Goodreads helps you keep track of books you want to read.
Start by marking “Upheavals of Thought: The Intelligence of Emotions” as Want to Read:
Upheavals of Thought: ...
Martha C. Nussbaum
Rate this book
Clear rating
Open Preview

Upheavals of Thought: The Intelligence of Emotions

4.07 of 5 stars 4.07  ·  rating details  ·  187 ratings  ·  13 reviews
Upheavals of Thought is a big book in every sense of the word. It is a 700-page, deep-thinking, and far-ranging argument that emotions should be central to ethical thinking. From infancy on, we must find our way in the world, but, writes Martha C. Nussbaum, "without the intelligence of emotions, we have little hope." Nussbaum is Ernst Freund Distinguished Professor of Law ...more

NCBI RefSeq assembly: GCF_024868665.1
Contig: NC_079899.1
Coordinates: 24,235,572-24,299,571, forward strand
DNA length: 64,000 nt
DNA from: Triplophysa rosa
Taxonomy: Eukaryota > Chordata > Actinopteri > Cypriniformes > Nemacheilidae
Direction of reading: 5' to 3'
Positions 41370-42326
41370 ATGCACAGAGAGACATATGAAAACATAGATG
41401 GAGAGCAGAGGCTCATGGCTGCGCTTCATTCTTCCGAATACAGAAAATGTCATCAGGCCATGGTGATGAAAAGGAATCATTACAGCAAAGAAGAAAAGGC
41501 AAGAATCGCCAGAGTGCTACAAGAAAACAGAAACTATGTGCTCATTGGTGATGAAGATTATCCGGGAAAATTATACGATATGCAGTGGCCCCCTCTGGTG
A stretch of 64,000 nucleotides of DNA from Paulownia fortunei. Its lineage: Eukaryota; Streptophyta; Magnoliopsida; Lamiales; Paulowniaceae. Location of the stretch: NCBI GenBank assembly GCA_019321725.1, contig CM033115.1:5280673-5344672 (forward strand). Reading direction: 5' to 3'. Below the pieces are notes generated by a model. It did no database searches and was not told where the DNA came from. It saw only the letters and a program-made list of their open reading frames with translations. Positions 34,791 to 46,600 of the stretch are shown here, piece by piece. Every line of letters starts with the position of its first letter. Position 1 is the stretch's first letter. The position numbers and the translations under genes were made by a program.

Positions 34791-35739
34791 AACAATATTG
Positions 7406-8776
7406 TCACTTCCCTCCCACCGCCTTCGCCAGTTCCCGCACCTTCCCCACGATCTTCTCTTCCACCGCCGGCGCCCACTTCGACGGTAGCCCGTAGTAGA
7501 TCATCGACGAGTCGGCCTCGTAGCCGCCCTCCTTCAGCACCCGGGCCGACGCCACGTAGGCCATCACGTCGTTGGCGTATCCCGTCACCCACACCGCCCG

Kindle Edition
Published (first published 2001)
more details... edit details

Friend Reviews

To see what your friends thought of this book, please sign up.

Reader Q&A

To ask other readers questions about Upheavals of Thought, please sign up.

Be the first to ask a question about Upheavals of Thought

This book is not yet featured on Listopia. Add this book to your favorite list »

Community Reviews

(showing 1-30 of 704)
filter  |  sort: default (?)  |  rating details